Las Vegas Sands Corp. (NYSE:LVS) reported Q2 earnings of $0.60 per share on revenues of $2.92 billion versus expectations of earnings of $0.61 per share on revenues of $2.99 billion. Although Las Vegas Sands missed analysts’ expectations, the stock rallied after the report.
Due to a weak Chinese economy and the Chinese government’s crackdown on graft, Macau gaming revenues have been down for 13 straight months, with June gross gaming revenues down by 36.2% year-over-year. Since Las Vegas Sands derives the majority of its revenue and profit from Macau, its earnings and revenue have been off significantly year-over-year. Las Vegas Sands’ Q2 EPS decreased by 29.4% year-over-year, EBITDA decreased by 22.6% year-over-year, and revenue decreased by 19.4% year-over-year.
The good news is that Las Vegas Sands’ Macau Q2 numbers were better than its Q1 numbers. Q2 adjusted EBITDA from Macau was $559.8 million versus Q1’s $527.7 million. The stronger sequential numbers could be a sign that Macau is closer to the bottom than before. Analysts expect Macau revenues to trough this year, and to expand next year. Las Vegas Sands’ 2016 numbers should also benefit from the launch of the Parisian integrated resort that will increase Las Vegas Sands’ appeal to the mass demographic that the company needs to attract to offset the high-roller decline.
Overall, the company-wide consolidated EBITDA margin was steady, falling just 0.1% quarter-over-quarter to 34.8%. Singapore remains a bright spot. Although the Singapore Dollar declined versus the US dollar, Las Vegas Sands’ Marina Bay Sands reported an adjusted property EBITDA of $363.3 million, with the hold-normalized adjusted property EBITDA rising by 6.1% on a constant currency basis.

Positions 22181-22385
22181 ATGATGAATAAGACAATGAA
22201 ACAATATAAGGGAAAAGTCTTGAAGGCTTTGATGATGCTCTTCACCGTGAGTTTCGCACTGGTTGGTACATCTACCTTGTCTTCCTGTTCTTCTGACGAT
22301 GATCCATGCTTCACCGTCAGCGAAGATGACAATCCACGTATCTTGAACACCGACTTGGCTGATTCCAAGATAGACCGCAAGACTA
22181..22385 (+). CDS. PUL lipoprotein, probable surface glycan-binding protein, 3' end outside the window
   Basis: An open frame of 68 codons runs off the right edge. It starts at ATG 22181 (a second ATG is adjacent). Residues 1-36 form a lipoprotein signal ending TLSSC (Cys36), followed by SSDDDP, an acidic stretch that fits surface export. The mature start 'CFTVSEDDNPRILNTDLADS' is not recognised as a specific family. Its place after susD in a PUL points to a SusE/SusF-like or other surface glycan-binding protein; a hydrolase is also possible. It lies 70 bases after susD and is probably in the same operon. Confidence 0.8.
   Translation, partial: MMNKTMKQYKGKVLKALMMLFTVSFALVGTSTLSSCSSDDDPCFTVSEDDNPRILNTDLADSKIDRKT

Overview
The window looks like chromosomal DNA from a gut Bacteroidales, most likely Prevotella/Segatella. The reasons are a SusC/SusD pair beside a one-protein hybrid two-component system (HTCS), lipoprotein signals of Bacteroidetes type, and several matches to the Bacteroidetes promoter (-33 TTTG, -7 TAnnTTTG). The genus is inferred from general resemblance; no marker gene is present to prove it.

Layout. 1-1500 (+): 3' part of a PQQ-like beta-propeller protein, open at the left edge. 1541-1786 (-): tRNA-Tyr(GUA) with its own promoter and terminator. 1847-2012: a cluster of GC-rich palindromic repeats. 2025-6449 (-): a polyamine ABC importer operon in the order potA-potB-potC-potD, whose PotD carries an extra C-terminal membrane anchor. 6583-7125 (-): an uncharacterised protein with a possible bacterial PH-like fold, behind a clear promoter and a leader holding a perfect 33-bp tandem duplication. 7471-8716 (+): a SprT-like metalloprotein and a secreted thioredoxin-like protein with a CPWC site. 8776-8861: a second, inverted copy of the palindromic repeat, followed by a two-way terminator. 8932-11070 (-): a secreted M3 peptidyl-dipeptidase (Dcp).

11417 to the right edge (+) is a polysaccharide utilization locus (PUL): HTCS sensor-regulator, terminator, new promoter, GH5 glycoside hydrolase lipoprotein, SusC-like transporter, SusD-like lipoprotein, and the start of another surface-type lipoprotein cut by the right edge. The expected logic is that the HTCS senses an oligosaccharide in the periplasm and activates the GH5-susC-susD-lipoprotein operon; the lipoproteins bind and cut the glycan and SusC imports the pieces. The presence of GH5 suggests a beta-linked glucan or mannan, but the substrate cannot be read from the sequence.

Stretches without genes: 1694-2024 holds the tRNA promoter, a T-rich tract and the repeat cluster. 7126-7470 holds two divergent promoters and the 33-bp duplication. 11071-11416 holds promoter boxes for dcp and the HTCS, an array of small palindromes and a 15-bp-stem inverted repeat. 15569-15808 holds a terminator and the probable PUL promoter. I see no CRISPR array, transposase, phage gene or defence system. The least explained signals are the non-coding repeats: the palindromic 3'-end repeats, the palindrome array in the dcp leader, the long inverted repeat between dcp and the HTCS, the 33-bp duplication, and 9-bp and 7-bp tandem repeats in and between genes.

Hedge funds have been pretty divided on Las Vegas Sands Corp. (NYSE:LVS). Four of Las Vegas Sands’ top eight hedge fund shareholders either established a new position or increased their bullish position in the first quarter, while three hedge funds increased their bearish bets on the casino company. Jericho Capital Asset Management, Jabre Capital Partners, and HG Vora Capital Management all established new positions ,while Gotham Asset Management, Horizon Asset Management, and GAMCO Investors decreased their positions. Citadel Investment Group and Peak6 Capital Management adjusted their put and call positions between January 2 and March 31.
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In our view, Las Vegas Sands Corp. (NYSE:LVS) is without question the best operator in Macau, with higher EBITDA and net revenue than competitors Wynn Resorts, Limited (NASDAQ:WYNN) and MGM Resorts International (NYSE:MGM). Las Vegas Sands is very shareholder-friendly. The company has returned over $11 billion in capital to its shareholders over the last 14 quarters, with its dividend increasing by 40% in 2012, 42.9% in 2013, and by 30% in 2014. Because of its dividend increases, Las Vegas Sands pays a dividend yield of 4.74%, almost double the ten year yield.
Management has also been buying back shares. The company bought $65 million in common stock at a weighted average price of $50.46 per share in the second quarter, retiring about 1.288 million shares. Given that Las Vegas Sands’ 52 week low was $49.57, it seems that the company could be intent on defending the $50 per share level. With $1.7 billion left in its share repurchase program, Las Vegas Sands has plenty of cash to support the level if it wants.
Although management has increased the dividend before, we don’t see the company raising its dividend until Macau bottoms. With a forward P/E of 19.7, shares are not cheap versus the S&P 500’s forward P/E of 18. We would wait on the sidelines until Macau bottoms before entering a position.